This week’s theme has been steadiness. Or, maybe it’s actually been peace…or calm? Hmmm…well, it’s apparently not been clarity. Just kidding, y’all, but for real though. This week, we talked about those times in life when everything you can possibly imagine having to deal with demands to be dealt with. There isn’t one thing that’s holding its own. None of the pots on your stove are on simmer; they are all boiling over. You get my drift. It’s hectic.
It’s the perfect moment for a “no-fail” mindfulness challenge. Just gimme a sec. I promise I’m getting there.
The thing is, during times like this, mindfulness often takes a backseat, or maybe even gets tossed out by the roadside. There’s no space on your to-do list for slowing the chatter in your mind. That noise is everything you need, right? It’s the all-important reminder of everything you have to do. I think the real question is, though, does it actually help you do it?
When I talk with the MBA applicants I coach about using mindfulness in their work, we often end up on the subject of standardized tests. Yuck, I know, but they’re an unavoidable part of the deal. An issue some of even the brightest, most prepared test takers face is time management, a.k.a., running out of time on the exam. In my non-test-prep-expert opinion, I think this often has to do with overwhelm. When you’re in a stressful situation, you end up spending a lot of valuable time thinking about it, instead of problem-solving/acting your way through it.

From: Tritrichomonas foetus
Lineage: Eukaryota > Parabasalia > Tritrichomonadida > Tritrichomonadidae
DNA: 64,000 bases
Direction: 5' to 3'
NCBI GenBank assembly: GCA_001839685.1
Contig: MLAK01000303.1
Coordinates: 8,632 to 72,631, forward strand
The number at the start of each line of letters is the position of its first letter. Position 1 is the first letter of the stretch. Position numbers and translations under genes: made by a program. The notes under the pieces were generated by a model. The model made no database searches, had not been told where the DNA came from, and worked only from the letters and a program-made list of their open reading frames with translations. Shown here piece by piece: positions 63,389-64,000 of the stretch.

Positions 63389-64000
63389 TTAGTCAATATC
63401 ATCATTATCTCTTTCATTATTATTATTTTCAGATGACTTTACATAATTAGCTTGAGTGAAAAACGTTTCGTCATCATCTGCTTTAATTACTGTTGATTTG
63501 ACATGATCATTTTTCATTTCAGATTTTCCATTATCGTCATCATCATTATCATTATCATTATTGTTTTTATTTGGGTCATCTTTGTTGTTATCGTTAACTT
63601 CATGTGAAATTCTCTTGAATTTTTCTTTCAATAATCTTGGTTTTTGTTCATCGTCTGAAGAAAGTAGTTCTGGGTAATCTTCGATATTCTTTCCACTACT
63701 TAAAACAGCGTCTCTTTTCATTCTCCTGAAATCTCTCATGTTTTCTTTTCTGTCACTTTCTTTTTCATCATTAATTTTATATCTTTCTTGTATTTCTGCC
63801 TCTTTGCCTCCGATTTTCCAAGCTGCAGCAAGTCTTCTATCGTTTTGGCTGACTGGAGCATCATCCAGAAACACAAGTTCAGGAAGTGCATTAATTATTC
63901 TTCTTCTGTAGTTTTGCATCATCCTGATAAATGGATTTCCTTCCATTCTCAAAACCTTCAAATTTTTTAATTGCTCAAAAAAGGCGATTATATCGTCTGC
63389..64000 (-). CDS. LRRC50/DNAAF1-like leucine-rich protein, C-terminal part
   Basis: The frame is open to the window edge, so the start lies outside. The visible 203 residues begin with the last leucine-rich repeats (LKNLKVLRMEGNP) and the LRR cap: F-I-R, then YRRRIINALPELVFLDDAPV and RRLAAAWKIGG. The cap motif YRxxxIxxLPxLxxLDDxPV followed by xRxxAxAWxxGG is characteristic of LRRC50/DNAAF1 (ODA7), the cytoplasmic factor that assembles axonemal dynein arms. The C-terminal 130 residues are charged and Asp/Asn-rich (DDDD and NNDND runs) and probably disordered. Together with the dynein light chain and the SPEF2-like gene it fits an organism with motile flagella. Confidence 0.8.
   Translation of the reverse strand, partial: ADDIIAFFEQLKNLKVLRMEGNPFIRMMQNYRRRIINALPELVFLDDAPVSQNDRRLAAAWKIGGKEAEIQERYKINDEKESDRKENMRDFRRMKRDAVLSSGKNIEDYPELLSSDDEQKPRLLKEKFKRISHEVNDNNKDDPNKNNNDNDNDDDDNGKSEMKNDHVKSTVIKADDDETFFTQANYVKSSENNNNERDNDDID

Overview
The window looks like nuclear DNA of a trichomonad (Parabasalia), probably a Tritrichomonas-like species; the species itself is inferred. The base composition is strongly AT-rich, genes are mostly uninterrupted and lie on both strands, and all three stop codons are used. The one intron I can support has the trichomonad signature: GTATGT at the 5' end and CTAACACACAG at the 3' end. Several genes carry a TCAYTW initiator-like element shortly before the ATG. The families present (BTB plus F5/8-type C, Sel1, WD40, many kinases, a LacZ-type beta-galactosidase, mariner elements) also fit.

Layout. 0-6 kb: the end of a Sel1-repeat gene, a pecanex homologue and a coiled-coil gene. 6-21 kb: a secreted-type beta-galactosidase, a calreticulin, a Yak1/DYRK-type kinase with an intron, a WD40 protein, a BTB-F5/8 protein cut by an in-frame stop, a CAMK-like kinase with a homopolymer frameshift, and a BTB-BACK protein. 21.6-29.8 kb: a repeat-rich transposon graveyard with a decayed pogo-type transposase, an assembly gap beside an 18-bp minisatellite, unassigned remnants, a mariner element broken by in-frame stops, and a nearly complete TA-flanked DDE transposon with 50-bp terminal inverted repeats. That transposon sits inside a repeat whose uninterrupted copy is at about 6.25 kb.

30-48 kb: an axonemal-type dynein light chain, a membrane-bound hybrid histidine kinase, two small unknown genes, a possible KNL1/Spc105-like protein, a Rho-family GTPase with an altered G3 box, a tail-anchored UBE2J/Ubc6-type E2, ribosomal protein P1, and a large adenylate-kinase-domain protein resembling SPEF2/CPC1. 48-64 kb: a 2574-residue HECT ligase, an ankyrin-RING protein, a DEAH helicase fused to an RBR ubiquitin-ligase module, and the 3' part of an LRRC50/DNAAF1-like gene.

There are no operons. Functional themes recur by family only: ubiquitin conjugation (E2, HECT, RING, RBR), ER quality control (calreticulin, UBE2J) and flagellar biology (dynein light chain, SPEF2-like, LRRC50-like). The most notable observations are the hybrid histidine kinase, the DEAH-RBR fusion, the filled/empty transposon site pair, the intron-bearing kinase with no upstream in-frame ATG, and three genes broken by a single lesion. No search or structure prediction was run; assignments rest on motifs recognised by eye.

A similar thing happens when our lives get chaotic. We become so overwhelmed by the task(s) at hand, that we stop being able to do, and start drowning in our thoughts about it. In other words, we experience the “freeze” in the “fight, flight, or freeze” stress response.
This is when you need to break it down. As a wise man once said, you need to start living your life “a quarter mile at a time.” (Special thanks to my sis for reminding me of that gem recently…gold!)
This weekend, for your mindfulness challenge, you’re going to get back in the driver’s seat. In order to see clearly, the first thing you need to do is close your eyes.
Next, you’re going to take a listen:
Hopefully, this simple but powerful exercise will not only help you center yourself amidst the demands of the moment, but it might even make you a safer driver as well. Just remember, 10 and 2, and the rest will take care of itself. ;-)
Photo credit: Raphaël Biscaldi